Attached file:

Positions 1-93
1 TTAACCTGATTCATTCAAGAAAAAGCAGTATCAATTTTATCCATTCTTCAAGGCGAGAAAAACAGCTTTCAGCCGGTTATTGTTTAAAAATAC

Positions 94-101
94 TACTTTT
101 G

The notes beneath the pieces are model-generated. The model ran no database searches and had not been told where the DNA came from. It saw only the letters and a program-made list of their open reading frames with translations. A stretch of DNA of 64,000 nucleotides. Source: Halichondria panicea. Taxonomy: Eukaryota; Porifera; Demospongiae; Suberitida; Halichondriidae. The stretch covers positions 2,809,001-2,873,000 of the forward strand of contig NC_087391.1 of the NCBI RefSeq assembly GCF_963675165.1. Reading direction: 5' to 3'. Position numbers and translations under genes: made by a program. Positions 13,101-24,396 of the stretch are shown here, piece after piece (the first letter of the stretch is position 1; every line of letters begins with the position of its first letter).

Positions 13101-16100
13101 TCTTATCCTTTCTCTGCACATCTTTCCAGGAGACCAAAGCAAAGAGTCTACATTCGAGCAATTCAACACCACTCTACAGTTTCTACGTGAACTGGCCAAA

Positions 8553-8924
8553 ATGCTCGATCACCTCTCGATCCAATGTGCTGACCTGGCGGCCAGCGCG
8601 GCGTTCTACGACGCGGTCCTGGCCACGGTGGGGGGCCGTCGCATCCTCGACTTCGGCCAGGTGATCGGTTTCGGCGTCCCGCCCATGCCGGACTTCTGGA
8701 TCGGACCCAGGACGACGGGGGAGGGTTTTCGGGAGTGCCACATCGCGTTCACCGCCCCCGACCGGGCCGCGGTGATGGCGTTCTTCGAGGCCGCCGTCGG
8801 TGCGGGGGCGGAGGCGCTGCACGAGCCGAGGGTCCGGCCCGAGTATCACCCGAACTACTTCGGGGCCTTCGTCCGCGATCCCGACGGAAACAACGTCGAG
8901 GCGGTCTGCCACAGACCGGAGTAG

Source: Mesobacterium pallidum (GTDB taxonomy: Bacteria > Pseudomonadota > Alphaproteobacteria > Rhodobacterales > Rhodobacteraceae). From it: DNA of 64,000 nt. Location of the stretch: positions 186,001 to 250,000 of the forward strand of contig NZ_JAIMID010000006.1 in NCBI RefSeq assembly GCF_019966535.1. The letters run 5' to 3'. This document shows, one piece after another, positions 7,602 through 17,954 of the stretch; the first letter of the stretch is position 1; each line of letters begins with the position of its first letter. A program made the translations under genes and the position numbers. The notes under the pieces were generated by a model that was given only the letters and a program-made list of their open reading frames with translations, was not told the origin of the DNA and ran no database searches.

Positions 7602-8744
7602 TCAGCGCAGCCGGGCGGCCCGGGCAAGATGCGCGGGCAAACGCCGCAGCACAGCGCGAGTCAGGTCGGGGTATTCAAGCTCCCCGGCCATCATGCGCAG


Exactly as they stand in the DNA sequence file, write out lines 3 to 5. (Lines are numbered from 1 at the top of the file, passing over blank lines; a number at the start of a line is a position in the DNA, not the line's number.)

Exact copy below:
Positions 94-101
94 TACTTTT
101 G